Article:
Accountants and accounting students are leaving the field for better paying jobs
in computer programming.
DOES THE JOB PAY?
1997 State Occupational Employment Statistics and Wage Estimates reported Accountants
in California earn an average of $20.91 per hour. However, earnings are considerably
higher and often exceed $100,000 annually for CPAs who work in large well-known
firms, or who are partners in successful companies.
wage information in your local area, click here.
hours vary. Most Accountants work 40 hours per week, but overtime is required
during tax season, which lasts approximately from January through mid-April.
normally include paid vacations, sick leave, group health insurance, and retirement
plans. Some companies offer profit-sharing plans. CPA firms often pay for CPA
exams, continuing education courses, and professional society membership dues.
DO I PREPARE FOR THE JOB?
Auditors almost always need a bachelor’s degree with a major in accounting. For
tax management accounting, an MA degree is desirable. A college grade point average
of 3.0 or higher is generally expected for job entry into accounting firms.
Accountant (PA) licenses are no longer issued to new Accountants, and are only
renewed to current licensees.
and all other states use the same Uniform CPA examination prepared by the American
Institute of Certified Public Accountants. The examination is given twice a year
in California at locations in Pleasanton, Sacramento, San Diego and Pomona. Although
candidates are not required to pass all the parts at once, they must do so within
three years of passing two or more parts of the first exam. A carefully planned,
intensive review contributes to success on the exam.
are several ways to qualify to take the CPA examination in California:
- Baccalaureate or graduate degree from a college
or university accredited by a U.S. regional or national accreditation body, which
includes a core course requirement of 45 semester units of accounting and business
subjects, with a minimum of 10 units in accounting subjects;
semester units of course work (no degree) from a college or university accredited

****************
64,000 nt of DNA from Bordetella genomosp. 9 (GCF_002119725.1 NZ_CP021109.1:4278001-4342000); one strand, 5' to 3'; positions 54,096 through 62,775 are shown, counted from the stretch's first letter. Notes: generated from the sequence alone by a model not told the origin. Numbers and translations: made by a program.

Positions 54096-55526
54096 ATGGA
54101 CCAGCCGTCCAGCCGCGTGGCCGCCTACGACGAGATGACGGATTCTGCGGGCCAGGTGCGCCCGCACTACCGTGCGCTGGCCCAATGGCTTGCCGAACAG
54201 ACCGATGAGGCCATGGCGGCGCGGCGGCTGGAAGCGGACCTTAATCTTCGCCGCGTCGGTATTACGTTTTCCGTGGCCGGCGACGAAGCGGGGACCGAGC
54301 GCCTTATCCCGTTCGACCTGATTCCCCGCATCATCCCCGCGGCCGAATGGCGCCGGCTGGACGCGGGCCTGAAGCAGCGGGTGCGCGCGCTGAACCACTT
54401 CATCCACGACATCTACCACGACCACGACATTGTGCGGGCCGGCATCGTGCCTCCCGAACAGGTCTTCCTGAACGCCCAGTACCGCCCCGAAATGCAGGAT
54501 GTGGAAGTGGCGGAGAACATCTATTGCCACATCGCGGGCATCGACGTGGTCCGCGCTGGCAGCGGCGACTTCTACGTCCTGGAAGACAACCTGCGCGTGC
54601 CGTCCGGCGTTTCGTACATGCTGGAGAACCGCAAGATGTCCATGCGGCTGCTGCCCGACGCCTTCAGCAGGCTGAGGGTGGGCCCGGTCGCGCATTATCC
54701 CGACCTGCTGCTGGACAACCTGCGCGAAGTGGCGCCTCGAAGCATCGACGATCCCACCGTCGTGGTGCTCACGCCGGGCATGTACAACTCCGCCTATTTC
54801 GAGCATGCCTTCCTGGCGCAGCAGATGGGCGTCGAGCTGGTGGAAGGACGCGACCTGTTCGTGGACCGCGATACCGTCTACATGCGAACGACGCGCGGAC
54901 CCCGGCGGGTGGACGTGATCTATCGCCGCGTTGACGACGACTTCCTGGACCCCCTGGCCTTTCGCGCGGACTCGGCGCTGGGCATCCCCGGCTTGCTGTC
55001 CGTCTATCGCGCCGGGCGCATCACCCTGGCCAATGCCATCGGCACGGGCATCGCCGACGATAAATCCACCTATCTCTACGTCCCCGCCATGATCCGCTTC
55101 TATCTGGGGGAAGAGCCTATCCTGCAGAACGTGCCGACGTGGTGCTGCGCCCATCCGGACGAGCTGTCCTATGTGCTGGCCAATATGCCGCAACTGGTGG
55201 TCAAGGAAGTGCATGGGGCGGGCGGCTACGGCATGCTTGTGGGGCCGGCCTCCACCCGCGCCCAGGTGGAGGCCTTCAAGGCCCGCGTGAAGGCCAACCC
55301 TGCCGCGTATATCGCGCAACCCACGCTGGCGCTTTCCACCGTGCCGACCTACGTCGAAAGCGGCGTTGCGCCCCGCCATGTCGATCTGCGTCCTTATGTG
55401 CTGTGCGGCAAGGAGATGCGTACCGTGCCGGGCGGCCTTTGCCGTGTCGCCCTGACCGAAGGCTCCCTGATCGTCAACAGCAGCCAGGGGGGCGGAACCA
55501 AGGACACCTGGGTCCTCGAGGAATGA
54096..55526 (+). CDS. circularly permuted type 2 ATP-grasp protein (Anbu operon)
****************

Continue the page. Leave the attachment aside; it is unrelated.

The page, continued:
by a U.S. regional or national accreditation body, which includes a core course
requirement of 45 semester units of business and accounting subjects, including
a minimum of 10 semester units in accounting;
equivalent of Alternative (1) or (2) at a foreign college or university. Foreign
degrees must be evaluated by a Board approved Academic Credential Service, and
evaluations must be submitted to the Board of Accountancy either prior to applying
for the CPA exam or with the exam application;
grade in Board specified preliminary examinations provided by the College Level
Examination Program (CLEP) and 10 semester units of accounting from an accredited
college or university, OR be a member of a Board recognized foreign accounting
Some colleges offer internships
and/or cooperative education work-study programs for a limited number of accounting
students in their junior year or above. Interns work in an accounting office for
about three months; co-ops alternate several periods of work and study. Such programs
offer valuable practical experience and often lead to permanent jobs.
continuing education units are required every two years in order to retain one’s
CPA license. Of these, 24 units must pertain to auditing and accounting topics.
DO I FIND THE JOB?
application to employers remains one of the most effective job search methods.
Private firms are listed in the Yellow Pages under Accountants. Large accounting
firms do recruit students from some California colleges.
more information, see your local employment and training provider
CAN THIS JOB LEAD?
Accountants may earn the Certificate in Management Accounting (CMA) from the Institute
of Management Accounting, or the Certificate in Internal Auditing (CIA) from the
Institute of Internal Auditing. Both require lengthy written exams and experience.
Although neither of these certificates is required by law, they are generally
considered symbols of achievement and can aid in career advancement.
CPAs may advance to manager and eventually to partner. Some leave to open their
own practices. Management Accountants may become senior-level supervisors or department
managers. A few become Controllers, Treasurers, or Chief Financial Officers.